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Idiopathic Intracranial Hypertension (IIH)

Idiopathic intracranial hypertension, known as IIH or pseudotumor cerebri, is a neurological disorder characterized by elevated intracranial pressure in the absence of a tumor or other disease.

IIH affects about 100,000 Americans, the vast majority of whom are obese women in their childbearing years. As the epidemic of obesity has increased, so has the incidence of IIH. The rate of IIH prevalence in various ethnic and racial groups correlates directly to the rate of obesity in those groups. The mean age of diagnosis is about 30 years; however, it may occur in all age groups and in patients of all body types.

The cause of IIH is not known. Three theories exist as to why pressure is elevated in IIH:

  • an excess of cerebrospinal fluid (CSF) production 
  • increased volume of blood or brain tissue 
  • obstruction of the veins that drain blood from the brain and thereby remove CSF

Signs and symptoms

Headache is present in nearly all patients with IIH and is the usual symptom for which patients seek medical attention. The headaches of the IIH patient are usually severe and daily and are often throbbing.

Pulsatile intracranial noises or pulse-synchronous tinnitus (ringing in the ears) are also common in IIH. The sound is often only experienced on one side. 

Papilledema, which is optic disc swelling due to increased intracranial pressure, is the cardinal sign of IIH and is either directly or indirectly responsible for visual loss in IIH. The optic disc is the spot where the optic nerve enters the eyeball. Papilledema can cause transient visual obscurations, which are episodes of blurred vision that usually last less than 30 seconds and are followed by visual recovery to baseline. While these episodes are anxiety-provoking for the patient, they do not appear to be associated with poor visual outcome. If papilledema is left untreated it can lead to visual loss, first in the periphery, then progressively toward the center of vision. Longstanding papilledema leads to optic atrophy, in which the disc looks pale due to lack of blood flow and visual loss is advanced.

Increased pressure may also lead to compression of the cranial nerves, a group of nerves that arise from the brain stem and supply the face and neck. Most often the sixth cranial nerve, or abducens nerve, is involved and the patient may experience sixth cranial nerve palsy. The seventh cranial nerve, or facial nerve, is occasionally affected resulting in partial weakness of the muscles of facial expression on one or both sides of the face.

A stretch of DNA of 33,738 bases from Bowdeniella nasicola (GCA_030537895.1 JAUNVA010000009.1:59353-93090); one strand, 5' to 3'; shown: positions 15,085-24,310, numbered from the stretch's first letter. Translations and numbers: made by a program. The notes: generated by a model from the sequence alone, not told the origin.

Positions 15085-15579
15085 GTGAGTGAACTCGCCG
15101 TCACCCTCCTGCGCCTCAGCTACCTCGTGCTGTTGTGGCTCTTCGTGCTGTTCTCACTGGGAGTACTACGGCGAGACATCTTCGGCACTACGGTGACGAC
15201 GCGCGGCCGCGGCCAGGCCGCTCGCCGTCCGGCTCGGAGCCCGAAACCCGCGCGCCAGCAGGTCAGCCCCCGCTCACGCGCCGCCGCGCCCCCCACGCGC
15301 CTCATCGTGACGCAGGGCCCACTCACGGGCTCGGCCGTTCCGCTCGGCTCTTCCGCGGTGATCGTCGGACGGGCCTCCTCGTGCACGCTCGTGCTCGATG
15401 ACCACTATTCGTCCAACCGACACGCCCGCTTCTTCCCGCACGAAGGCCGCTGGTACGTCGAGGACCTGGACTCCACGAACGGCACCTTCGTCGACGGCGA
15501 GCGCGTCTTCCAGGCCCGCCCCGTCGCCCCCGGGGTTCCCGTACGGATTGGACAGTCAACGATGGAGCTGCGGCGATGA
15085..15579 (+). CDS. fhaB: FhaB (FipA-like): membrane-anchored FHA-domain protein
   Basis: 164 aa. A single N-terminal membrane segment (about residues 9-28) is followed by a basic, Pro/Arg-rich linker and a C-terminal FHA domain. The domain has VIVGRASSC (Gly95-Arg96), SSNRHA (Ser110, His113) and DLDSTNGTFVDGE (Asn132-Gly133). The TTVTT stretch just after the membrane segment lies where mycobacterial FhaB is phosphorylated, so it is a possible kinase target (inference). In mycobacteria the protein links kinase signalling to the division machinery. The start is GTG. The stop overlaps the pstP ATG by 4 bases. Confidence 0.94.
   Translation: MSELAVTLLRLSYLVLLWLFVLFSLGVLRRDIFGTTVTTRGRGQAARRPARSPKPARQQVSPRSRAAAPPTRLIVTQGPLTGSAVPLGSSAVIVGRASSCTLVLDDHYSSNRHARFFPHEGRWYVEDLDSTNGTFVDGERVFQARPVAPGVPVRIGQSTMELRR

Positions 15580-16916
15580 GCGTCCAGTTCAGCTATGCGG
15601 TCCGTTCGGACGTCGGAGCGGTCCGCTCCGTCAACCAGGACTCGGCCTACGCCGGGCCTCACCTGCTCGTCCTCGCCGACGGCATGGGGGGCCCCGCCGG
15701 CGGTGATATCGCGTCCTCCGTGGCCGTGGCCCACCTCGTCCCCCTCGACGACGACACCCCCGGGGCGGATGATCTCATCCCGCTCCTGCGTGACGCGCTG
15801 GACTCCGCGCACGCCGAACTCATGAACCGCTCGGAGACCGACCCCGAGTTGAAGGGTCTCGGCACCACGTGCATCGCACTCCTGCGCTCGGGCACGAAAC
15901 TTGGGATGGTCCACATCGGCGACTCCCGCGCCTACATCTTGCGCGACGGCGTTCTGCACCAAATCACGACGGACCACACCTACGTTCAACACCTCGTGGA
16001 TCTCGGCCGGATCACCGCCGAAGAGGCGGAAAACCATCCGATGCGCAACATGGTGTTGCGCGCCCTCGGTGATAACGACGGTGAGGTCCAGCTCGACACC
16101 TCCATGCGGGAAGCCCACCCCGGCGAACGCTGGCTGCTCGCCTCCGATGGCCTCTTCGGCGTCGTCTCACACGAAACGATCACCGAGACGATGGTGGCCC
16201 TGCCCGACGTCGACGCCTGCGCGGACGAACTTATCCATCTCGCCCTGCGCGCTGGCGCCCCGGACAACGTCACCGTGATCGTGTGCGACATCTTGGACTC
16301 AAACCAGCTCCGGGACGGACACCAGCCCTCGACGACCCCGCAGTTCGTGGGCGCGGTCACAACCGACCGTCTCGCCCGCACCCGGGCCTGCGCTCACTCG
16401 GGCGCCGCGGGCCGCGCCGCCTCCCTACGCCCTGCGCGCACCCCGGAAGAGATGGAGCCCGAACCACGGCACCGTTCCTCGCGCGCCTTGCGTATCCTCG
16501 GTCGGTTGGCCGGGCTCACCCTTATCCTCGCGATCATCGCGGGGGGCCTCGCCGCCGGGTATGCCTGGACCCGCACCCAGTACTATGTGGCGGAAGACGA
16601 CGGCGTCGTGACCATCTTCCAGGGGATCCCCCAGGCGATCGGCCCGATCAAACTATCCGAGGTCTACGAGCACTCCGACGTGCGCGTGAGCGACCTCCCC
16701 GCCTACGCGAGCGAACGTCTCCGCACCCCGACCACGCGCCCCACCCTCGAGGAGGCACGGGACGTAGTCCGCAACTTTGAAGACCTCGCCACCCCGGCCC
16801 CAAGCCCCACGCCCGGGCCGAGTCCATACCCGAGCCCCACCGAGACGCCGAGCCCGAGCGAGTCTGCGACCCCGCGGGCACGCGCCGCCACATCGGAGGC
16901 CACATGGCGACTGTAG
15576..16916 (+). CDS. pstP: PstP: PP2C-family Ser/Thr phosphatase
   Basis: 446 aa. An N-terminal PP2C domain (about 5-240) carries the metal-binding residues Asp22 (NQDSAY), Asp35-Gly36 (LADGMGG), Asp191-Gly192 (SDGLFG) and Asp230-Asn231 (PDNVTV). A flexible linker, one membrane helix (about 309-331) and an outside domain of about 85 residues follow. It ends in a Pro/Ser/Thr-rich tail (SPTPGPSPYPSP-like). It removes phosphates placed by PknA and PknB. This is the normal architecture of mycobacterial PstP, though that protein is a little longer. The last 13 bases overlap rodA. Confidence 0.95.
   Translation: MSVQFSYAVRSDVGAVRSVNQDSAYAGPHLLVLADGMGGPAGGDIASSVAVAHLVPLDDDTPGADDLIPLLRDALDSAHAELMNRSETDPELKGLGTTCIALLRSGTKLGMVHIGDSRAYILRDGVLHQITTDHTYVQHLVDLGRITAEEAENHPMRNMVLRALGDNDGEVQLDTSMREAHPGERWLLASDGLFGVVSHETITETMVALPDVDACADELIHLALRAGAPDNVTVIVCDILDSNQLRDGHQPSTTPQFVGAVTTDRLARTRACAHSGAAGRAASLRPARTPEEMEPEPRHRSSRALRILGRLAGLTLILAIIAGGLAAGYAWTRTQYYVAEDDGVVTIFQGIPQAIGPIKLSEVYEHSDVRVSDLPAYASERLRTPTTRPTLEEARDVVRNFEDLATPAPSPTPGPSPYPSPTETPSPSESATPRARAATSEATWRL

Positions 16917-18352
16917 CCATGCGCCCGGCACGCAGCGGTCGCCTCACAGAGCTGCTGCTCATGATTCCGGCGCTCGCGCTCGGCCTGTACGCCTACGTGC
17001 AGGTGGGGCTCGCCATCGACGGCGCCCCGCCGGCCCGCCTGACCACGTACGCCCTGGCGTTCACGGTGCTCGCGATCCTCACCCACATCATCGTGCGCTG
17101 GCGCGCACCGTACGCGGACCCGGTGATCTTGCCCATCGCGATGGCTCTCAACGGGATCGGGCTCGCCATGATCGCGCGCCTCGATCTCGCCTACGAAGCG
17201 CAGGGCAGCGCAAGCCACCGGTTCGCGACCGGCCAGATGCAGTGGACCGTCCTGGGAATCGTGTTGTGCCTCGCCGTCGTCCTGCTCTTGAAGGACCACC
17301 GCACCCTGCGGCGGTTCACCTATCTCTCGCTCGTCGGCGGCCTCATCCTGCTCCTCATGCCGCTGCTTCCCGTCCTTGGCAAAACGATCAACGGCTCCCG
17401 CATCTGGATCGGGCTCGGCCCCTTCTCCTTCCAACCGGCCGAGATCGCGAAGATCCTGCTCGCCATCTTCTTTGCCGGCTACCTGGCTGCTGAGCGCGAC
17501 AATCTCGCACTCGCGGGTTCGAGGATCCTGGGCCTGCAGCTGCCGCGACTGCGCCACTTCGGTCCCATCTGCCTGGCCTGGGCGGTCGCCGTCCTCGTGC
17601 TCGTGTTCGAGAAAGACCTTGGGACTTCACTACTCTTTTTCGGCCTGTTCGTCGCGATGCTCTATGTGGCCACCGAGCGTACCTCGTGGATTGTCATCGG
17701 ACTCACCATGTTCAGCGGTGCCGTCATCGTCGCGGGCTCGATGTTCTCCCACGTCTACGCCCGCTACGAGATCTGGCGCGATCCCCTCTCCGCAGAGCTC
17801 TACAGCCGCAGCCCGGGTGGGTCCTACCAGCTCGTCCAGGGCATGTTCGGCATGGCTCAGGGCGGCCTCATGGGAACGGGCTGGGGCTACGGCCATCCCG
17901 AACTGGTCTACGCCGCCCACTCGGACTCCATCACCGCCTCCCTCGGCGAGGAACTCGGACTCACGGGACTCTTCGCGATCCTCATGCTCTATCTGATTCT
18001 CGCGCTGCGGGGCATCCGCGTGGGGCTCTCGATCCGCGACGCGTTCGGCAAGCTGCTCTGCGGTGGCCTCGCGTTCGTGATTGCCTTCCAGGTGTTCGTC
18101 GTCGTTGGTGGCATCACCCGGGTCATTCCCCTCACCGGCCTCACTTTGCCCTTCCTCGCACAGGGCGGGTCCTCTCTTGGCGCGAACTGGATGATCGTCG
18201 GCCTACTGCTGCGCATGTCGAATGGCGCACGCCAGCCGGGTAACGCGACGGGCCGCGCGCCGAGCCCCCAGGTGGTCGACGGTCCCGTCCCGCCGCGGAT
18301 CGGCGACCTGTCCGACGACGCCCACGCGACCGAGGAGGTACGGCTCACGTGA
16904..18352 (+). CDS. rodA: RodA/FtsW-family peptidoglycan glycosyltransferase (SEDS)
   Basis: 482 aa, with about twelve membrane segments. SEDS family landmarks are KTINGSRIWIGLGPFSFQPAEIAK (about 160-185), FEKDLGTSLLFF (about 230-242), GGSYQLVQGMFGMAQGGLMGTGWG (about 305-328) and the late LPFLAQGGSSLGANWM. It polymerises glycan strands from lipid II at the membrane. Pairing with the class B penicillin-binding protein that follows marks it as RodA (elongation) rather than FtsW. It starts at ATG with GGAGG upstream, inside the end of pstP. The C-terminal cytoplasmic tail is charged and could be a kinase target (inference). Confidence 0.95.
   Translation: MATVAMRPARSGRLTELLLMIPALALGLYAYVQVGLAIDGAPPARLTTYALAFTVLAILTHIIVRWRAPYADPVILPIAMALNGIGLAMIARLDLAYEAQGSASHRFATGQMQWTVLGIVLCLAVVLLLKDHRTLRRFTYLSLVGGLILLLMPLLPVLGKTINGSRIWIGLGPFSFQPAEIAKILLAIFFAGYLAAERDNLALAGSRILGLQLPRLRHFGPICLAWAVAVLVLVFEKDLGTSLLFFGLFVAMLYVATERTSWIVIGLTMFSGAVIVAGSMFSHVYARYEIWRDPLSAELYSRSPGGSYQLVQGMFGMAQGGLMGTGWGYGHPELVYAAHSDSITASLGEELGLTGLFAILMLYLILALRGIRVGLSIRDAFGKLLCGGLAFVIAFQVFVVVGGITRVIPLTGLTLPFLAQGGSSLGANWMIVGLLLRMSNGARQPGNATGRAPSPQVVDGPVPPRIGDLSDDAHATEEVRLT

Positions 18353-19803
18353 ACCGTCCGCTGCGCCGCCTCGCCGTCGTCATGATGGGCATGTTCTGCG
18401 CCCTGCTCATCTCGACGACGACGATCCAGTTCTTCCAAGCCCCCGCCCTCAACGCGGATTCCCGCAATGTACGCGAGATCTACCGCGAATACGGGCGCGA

Diagnosing idiopathic intracranial hypertension

Diagnosis of IIH is based on history, physical examination, imaging tests and lumbar puncture. Neuroimaging, usually with computed tomography (CT/CAT) or magnetic resonance imaging (MRI), is used to rule out any tumor or disease. Small or slit-like ventricles, pituitary gland flattening and buckling of the optic nerves may, however, be seen on scans of IIH patients.

Lumbar puncture is performed to measure the opening pressure, as well as to obtain CSF to examine for abnormal cells, infections, antibody levels, glucose levels and protein levels. CSF of IIH patients should test normal. Opening CSF pressure should be measured with the patient in the lateral position and is almost always elevated in IIH patients.

An eye exam, including visual field testing, is also included in an exam to diagnose IIH. The eye exam will test for papilledema.

Treating idiopathic intracranial hypertension

Weight control is a long-term factor in the management of IIH. The loss of as little as 6 percent of body weight may lead to the termination of this disorder and may also significantly diminish the risk of its recurrence. The importance of weight loss as the only effective means of reducing papilledema, and with it the threat of progressive blindness, cannot be overemphasized. Patients are urged to enroll in an aggressive weight-loss program, ideally using a multidisciplinary approach that includes diet and exercise along with psychological and lifestyle counseling.

Medications such as acetazolamide (Diamox®), topiramate (Topamax®) and furosemide (Lasix®) have been used to treat IIH. They work to lower intracranial pressure by reducing the production of CSF. Various analgesic painkillers may be used to control IIH headaches, as well as a low dose antidepressant or anticonvulsant.

Lumbar puncture is sufficient to control the symptoms in some cases and can be repeated if necessary, but if this is needed repeatedly it is a clue that additional treatments may be required to control the symptoms and preserve vision. Repeated lumbar punctures present a danger of introducing spinal infections if done too often.

Surgical therapies are reserved for patients who fail medical therapy or have significant loss of peripheral or central vision. The most common surgical technique in current use is shunting the spinal fluid from the lumbar (low back) or ventricle (head) spaces to the abdominal cavity or the right atrium of the heart. This surgery is performed by a neurosurgeon.